In addition to thermal processing and photo-thermal processing, electron irradiation may be employed involving electron-beam curing at a temperature of between about 400° C. and 700° C. with an electron energy between about 0.5 KeV and 10.0 KeV at an electron dosage between about 10 mC/cm2 and 200 mC/cm2 and for a time period of between about 30 seconds and 30 minutes. Like with photo-thermal processing, the combination of the electrons irradiating the surface of the strain-inducing layer 102 and the corresponding thermal annealing of the film give rise to an increased tensile stress in the layer 102.
In one embodiment, the deposition process for forming the strain-inducing layer 102 on the wafer involves chemically reacting two or more materials in gaseous form within an enclosed chamber. Such gases may include silane, oxygen, nitrogen, fluorinated gases, or phosphine gases. Silane (SiH4) gas is an example of a heteronuclear diatomic molecule because it is composed of two different elements, silicon and hydrogen. Oxygen (O2) and nitrogen (N2) gases, on the other hand, are examples of mononuclear diatomic molecules because they are composed of only one type of element, either oxygen or nitrogen. The mechanism behind the increase in tensile stress of the strain-inducing layer 102 is that thermal annealing and light photon breaks the weak heteronuclear diatomic Si—H and N—H bonds (silicon nitride is the strain-inducing layer 102 in the present embodiment) and causes the layer 102 to undergo rearrangement to a different structure as illustrated by thermal desorption spectroscopy (TDS) in
As illustrated by the TDS scan 146 of the disclosed processing embodiments in
In another embodiment, the strain-inducing layer 102 is formed by a spin-on-glass deposition process, in which a glass layer comprising, for example, phosphorous and/or boron in addition to silicon is deposited. The layer 102 formed in this embodiment also may include heteronuclear diatomic bonds, although it is possible that these bonds would be initially diminished relative to the gaseous deposition processes due to the nature of the spin-on-glass technique. In this embodiment, the strain would be induced either by the outgassing of gas bonds or perhaps through cooling of the glass layer 102, post-deposition.
Benefits of the disclosed methods are further illustrated in
As illustrated in
On the other hand, the strain-inducing layer 102 with the disclosed processing embodiments (152 and 154) experienced two thermal cycles. The ramp-up cycle 152 in
The chemical mechanism behind correlating the increased stress due to chemical bond breaking and rearrangement can be explained by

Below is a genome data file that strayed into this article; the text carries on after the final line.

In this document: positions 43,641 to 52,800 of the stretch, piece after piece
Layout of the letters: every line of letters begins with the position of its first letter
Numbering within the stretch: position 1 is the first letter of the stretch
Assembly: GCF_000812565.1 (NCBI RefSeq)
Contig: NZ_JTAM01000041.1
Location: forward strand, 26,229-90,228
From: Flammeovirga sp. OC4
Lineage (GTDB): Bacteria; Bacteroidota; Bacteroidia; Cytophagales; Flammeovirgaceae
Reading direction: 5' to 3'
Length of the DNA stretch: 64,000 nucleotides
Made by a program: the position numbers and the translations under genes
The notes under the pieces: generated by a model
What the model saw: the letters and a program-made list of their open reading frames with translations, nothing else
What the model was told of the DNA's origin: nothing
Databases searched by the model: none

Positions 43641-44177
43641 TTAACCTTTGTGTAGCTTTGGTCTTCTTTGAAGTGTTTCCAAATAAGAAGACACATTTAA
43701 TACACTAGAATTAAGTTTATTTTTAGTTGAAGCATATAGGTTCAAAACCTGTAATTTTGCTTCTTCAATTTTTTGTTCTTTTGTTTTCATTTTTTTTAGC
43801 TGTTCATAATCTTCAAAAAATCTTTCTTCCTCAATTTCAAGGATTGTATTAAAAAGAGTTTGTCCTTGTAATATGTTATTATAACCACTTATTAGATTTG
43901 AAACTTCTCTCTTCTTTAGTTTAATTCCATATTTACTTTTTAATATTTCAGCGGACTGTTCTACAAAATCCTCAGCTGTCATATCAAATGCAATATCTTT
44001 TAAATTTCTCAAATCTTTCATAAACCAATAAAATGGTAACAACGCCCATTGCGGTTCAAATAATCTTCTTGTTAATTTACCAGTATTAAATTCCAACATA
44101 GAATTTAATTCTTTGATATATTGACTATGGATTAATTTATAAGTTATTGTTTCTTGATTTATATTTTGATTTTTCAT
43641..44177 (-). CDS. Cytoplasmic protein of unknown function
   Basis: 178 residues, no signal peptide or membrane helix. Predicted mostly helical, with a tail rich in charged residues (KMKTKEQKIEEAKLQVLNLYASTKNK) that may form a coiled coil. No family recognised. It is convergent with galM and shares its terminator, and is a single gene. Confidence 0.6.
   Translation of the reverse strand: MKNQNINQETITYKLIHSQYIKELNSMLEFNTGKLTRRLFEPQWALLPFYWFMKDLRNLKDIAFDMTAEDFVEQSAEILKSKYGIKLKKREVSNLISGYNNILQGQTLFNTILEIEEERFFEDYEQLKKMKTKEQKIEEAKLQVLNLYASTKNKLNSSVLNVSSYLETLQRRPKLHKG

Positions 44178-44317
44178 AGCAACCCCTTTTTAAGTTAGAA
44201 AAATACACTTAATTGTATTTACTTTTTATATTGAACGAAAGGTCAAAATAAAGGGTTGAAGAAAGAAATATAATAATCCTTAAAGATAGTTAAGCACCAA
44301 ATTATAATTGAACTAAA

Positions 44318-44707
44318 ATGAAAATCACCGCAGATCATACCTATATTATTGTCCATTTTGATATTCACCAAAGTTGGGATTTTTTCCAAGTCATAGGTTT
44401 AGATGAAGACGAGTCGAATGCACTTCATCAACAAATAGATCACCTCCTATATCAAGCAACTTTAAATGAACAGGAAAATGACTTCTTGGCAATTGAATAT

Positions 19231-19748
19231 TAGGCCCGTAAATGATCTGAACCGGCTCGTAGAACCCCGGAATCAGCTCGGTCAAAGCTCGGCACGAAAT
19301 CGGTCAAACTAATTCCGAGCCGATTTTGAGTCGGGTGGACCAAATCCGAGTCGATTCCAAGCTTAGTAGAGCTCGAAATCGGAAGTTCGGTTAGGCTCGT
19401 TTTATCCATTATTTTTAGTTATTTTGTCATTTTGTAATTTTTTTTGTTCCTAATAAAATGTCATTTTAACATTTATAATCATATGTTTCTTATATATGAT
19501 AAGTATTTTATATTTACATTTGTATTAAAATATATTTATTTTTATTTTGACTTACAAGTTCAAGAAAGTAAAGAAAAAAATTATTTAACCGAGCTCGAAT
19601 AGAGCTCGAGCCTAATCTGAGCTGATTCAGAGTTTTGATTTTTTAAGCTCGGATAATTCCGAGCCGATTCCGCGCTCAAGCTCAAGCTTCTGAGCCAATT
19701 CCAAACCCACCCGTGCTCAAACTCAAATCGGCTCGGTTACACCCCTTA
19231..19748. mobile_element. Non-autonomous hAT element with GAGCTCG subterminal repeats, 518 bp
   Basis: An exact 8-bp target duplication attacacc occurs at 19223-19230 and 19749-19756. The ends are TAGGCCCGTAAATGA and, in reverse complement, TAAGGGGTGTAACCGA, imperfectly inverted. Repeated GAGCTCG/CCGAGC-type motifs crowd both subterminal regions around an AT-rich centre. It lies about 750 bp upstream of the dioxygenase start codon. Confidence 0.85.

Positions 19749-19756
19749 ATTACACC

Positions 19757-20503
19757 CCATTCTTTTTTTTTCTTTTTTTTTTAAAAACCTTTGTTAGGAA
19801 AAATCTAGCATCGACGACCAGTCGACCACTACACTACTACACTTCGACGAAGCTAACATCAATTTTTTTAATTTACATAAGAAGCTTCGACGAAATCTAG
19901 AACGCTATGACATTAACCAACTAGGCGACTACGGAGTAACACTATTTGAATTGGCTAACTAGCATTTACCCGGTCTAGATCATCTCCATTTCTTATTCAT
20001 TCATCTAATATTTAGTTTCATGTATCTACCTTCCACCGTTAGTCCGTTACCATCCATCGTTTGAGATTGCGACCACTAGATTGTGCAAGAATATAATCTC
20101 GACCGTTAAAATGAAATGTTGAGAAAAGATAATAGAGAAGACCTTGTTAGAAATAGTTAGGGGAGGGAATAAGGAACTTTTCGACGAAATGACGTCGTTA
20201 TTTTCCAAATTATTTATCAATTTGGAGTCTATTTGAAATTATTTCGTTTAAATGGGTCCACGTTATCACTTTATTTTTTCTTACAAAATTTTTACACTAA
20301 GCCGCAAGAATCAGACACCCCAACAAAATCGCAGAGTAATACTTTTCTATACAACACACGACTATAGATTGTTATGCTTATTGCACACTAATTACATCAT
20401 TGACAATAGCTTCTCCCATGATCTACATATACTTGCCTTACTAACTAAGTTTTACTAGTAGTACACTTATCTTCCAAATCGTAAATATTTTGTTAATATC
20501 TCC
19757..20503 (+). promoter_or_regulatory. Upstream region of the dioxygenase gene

Further confirmation of the increased stress as a result of the increasing number of Si—N bonds may be achieved by examining the difference in film property between that of an as-deposited silicon nitride film 102 and a treated silicon nitride film 102 that has been strained utilizing the disclosed embodiments. X-ray photoelectron spectroscopy (XPS) is a quantitative technique for determining film composition based on the photoelectric effect whereby a sample is subjected to photons resulting in electron excitation thereby producing an energy signature.
As discussed earlier, the higher the tensile stress of the strain-inducing layer 102, the higher the strain exerted on the crystal lattice, and consequently the higher the charge carrier mobility.
Although the above descriptions are for particular embodiments, none of those embodiments are intended to be limits upon the scope of the various inventions that are set forth in the attached claims. Various additional embodiments are possible and can still fall within the scope of the appended claims. In other words, the above descriptions are intended to be illustrative and not restrictive. For example, although the strained crystal lattice is commonly located within the conductive channel regions within a semiconductor substrate, the crystal lattice may be on thin lightly doped p-silicon layers grown on buried silicon dioxide on top of a silicon substrate such as would be employed in a silicon-on-insulator application. In addition, although the described substrate 120 is silicon, other substrates 120 such as silicon germanium (SiGe), gallium arsenide (GaAs), indium phosphide (InP), gallium nitride (GaN), and silicon carbide (SiC) may be also be chosen as substrates due to their low thermal tolerance.
The scope of the invention is indicated by the appended claims rather than the foregoing description, and all changes that come within the meaning and ranges of equivalents thereof are intended to be embraced therein.
Additionally, the section headings herein are provided for consistency with the suggestions under 37 C.F.R. § 1.77 or otherwise to provide organizational cues. These headings shall not limit or characterize the invention(s) set out in any claims that may issue from this disclosure. Specifically and by way of example, although the headings refer to a “Technical Field,” the claims should not be limited by the language chosen under this heading to describe the so-called technical field. Further, a description of a technology in the “Background” is not to be construed as an admission that technology is prior art to any invention(s) in this disclosure. Neither is the “Summary of the Invention” to be considered as a characterization of the invention(s) set forth in the claims found herein. Furthermore, any reference in this disclosure to “invention” in the singular should not be used to argue that there is only a single point of novelty claimed in this disclosure. Multiple inventions may be set forth according to the limitations of the multiple claims associated with this disclosure, and the claims accordingly define the invention(s), and their equivalents, that are protected thereby. In all instances, the scope of the claims shall be considered on their own merits in light of the specification, but should not be constrained by the headings set forth herein.